PreSchool-Grade 1?Although the drama of metamorphosis has been documented with greater detail in other titles, this presentation stands out because of its classroom setting. The process is seen through the children's eyes as they experience the excitement of observing the wiggly caterpillar, watch it molt, change into a chrysalis, endure the endless waiting, and stare in wonder as a Painted Lady butterfly emerges and dries its wings. The closing pages show the class at the window watching the insect pause on a flower before flying away to begin the life cycle once again. Pen-and-ink and watercolor illustrations create a cheerful setting similar in style to those found in Miriam Cohen's books about classroom events. Close-ups show the stages of transformation as captions wend along plant leaves and stems reminiscent of a caterpillar crawling. A small collection of butterflies commonly found in most parts of the U.S. and a list of addresses of butterfly centers are appended. An inviting book that young children can relate to and one that teachers will find valuable to support nature-study projects.?Diane Nunn, Richard E. Byrd Elementary School, Glen Rock, NJ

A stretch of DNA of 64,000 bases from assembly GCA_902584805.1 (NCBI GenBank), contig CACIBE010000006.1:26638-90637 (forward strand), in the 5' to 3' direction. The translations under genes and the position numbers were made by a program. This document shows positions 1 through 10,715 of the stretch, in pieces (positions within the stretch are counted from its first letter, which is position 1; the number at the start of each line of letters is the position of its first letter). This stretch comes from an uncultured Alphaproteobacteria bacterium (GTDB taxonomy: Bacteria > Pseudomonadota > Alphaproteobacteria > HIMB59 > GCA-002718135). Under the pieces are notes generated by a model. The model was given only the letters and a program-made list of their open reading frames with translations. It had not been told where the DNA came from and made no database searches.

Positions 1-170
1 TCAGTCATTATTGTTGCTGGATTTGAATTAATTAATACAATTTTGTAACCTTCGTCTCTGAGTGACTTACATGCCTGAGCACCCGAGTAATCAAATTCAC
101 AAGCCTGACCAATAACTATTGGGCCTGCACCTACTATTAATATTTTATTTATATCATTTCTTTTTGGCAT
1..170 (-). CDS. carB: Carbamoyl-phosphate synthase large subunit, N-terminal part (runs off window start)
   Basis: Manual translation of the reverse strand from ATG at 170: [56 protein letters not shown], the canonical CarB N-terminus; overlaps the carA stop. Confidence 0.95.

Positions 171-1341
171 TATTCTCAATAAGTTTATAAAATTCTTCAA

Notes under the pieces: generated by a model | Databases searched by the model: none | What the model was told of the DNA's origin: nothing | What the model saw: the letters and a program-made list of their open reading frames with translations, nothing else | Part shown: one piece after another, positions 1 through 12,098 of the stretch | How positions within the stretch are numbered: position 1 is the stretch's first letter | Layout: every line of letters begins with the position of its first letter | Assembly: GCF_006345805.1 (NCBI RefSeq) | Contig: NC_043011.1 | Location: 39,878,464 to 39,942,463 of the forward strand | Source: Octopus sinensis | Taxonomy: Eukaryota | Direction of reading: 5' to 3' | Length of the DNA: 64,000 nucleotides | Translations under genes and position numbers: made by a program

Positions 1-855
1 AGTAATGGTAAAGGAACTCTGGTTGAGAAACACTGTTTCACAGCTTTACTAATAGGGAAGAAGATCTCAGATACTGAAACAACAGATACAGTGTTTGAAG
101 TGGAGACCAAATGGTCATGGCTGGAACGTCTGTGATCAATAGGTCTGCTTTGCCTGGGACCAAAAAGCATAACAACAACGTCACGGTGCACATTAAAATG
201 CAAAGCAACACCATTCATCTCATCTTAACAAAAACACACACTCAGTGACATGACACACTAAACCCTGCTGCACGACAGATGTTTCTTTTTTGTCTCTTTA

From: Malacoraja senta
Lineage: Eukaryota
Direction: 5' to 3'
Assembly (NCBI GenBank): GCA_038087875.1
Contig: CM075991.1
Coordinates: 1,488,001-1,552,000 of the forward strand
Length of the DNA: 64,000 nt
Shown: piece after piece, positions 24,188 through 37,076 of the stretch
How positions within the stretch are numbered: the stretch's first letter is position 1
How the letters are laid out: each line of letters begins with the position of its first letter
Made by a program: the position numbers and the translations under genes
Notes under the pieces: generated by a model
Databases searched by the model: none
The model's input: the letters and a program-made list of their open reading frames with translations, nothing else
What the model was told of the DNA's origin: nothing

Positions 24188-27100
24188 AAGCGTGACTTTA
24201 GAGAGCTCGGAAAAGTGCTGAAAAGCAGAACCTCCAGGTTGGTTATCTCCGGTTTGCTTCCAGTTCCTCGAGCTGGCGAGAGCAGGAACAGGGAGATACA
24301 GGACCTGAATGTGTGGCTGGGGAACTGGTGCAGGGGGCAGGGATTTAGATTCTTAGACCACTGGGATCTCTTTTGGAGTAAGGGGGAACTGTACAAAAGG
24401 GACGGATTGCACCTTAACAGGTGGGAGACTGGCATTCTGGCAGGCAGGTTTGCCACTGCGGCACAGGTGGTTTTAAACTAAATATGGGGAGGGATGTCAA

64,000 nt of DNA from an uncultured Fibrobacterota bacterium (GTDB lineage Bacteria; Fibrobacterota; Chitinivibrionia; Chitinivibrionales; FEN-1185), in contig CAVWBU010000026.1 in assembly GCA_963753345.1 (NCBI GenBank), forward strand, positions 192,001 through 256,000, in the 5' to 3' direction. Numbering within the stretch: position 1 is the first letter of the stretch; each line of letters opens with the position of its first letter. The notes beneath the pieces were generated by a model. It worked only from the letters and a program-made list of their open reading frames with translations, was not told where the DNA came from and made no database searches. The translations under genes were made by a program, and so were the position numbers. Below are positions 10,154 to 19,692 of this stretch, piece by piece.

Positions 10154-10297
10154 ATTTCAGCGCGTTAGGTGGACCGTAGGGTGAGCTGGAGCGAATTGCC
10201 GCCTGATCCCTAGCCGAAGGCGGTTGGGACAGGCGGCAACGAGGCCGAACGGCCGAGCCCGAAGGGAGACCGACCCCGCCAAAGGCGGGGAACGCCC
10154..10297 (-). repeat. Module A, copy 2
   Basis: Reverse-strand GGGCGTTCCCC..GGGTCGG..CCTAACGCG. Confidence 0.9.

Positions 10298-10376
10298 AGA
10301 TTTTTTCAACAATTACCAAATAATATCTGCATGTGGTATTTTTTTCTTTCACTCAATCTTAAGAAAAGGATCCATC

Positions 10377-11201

Copyright 1998 Reed Business Information, Inc.
A caterpillar comes to school in a jar. The class watches the caterpillar each day as it grows and changes. Soon, it disappears into a hard shell called a chrysalis. Then the chrysalis breaks, and a beautiful butterfly flies out of the jar! This is a perfect beginner's guide to the mystery of metamorphosis.
I ordered the butterfly farm along with the book to be sent to an address in Canada. Don't know what the book was like, but the butterfly farm order didn't include larvae, as it... Read morePublished 14 months ago by Rosemary Paterson
This book is written around a classroom of young students who love to watch their caterpillar grow up to be a butterfly. The students add interest. Read morePublished on Dec 27 2012 by DJ & BJ
The only complaint I have about this book is that the caterpillar disappears into a chrysalis -- not a cocooon. Read morePublished on Oct. 9 2002